Phage typing, like serological testing, identifies bacteria according to their response to the test agent, in this case viruses. Phages are viruses that infect specific bacteria. Bacterial susceptibility to phages is determined by growing bacteria on an agar plate, to which solutions of phages that infect only a specific species of bacteria are added. Areas that are devoid of visible bacterial growth following incubation of the plate represent organisms susceptible to the specific phages.

Because a specific bacterium might be susceptible to infection by two or more different phages, it may be necessary to perform several tests to definitively identify a specific bacterium.

The evolutionary relatedness of different species can also be determined by laboratory analysis. For example, analysis of the amino acid sequences of proteins from different bacteria disclose how similar the proteins are. In turn, this reflects the similarity of the genes coding for these proteins.

Protein analysis compares the similarity or extent of differences between the entire set of protein products of each bacterium. Using a technique called electrophoresis, the entire set of proteins of each bacterium is separated according to size by an electrical charge applied across gel. The patterns produced when the gel is stained to show the separate bands of proteins reflects the genetic makeup, and relatedness, of the bacteria.

The powerful techniques of molecular biology have given bacteriologists other tools to determine the identity and relatedness of bacteria.

Taxonomists interested in studying the relatedness of bacteria compare the ratio of nucleic acid base pairs in the DNA of microorganisms, that is, the number of guanosine-cytosine pairs in the DNA. Because each guanosine on a double-stranded molecule of DNA has a complementary cytosine on the opposite strand, comparing the number of G-C pairs in one bacterium, with that in another bacterium, provides evidence for the extent of their relatedness.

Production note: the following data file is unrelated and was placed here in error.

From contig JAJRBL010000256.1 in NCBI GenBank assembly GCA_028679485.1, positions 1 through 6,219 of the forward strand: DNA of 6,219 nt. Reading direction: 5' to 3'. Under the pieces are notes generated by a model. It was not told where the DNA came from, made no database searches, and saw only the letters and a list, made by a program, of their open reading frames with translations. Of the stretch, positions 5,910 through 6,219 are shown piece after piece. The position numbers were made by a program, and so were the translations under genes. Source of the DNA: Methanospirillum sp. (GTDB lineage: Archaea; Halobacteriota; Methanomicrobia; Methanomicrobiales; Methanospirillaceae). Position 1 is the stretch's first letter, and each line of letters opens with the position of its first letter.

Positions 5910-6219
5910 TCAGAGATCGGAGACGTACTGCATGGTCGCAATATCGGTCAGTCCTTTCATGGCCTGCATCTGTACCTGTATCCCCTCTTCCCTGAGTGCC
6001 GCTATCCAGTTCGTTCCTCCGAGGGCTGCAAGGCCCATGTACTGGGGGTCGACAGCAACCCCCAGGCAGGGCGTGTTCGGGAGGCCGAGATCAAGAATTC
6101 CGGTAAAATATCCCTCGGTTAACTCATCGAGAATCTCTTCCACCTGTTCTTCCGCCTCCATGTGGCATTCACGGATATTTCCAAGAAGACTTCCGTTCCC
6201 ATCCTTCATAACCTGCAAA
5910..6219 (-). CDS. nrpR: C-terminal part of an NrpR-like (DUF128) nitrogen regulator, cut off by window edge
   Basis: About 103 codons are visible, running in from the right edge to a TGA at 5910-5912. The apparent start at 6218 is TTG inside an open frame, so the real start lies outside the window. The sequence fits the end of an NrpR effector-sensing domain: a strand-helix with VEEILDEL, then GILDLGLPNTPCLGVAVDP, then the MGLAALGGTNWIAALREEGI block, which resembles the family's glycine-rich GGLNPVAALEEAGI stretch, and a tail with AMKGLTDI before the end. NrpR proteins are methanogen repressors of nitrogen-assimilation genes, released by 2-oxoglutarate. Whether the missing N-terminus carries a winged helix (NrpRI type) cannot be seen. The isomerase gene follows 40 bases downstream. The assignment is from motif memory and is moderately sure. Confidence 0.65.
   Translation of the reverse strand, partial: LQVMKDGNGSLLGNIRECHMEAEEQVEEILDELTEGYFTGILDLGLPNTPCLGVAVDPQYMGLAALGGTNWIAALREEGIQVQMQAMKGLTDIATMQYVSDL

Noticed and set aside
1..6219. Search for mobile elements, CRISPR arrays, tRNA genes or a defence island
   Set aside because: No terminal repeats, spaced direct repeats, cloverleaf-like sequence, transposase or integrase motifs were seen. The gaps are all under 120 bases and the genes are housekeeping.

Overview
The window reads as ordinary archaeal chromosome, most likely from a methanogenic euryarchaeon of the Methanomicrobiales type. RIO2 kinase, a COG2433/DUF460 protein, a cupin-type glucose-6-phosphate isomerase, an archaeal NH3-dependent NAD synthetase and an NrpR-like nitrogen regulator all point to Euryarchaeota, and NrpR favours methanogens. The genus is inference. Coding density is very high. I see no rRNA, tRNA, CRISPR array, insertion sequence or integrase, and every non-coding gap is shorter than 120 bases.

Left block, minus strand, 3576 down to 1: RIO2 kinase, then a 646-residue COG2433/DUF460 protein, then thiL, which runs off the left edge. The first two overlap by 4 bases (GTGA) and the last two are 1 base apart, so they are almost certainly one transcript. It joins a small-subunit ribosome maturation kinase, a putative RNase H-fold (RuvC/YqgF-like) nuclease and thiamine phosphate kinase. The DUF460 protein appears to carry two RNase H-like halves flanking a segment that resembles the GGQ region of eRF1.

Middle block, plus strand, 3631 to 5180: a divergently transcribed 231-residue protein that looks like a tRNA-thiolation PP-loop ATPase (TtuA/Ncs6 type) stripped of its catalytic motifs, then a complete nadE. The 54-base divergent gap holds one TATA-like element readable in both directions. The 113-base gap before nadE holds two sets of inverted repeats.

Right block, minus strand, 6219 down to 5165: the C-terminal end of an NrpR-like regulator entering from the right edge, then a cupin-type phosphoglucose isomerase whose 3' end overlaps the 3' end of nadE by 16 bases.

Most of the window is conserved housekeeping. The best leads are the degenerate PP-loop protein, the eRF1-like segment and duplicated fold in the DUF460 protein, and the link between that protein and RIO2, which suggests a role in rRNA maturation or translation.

Determining the percentage of G-C pairs making up the DNA also discloses the percentage of adenosine-thymine (A-T)—the other pair of complementary nucleic acids making up DNA (100% - [ % G-C] = % A-T).

The closer the two percentages are, the more closely related the bacteria may be, although other lines of evidence are needed to make a definitive determination regarding relationships.

The principle of complementarity is also used to identify bacteria by means of nucleic acid hybridization. The technique assumes that if two bacteria are closely related, they will have long stretches of identical DNA. First, one bacterium's DNA is isolated and gently heated to break the bonds between the two complementary strands. Specially prepared DNA probes representing short segments of the other organism's DNA are added to this solution of single-stranded DNA. The greater degree to which the probes combine with (hybridize) complementary stretches of the single stranded DNA, the greater the relatedness of the two organisms.

In addition to helping bacteriologists better classify bacteria, the various laboratory tests are valuable tools for identifying disease-causing organisms. This is especially important when physicians must determine which antibiotic or other medication to use to treat an infection.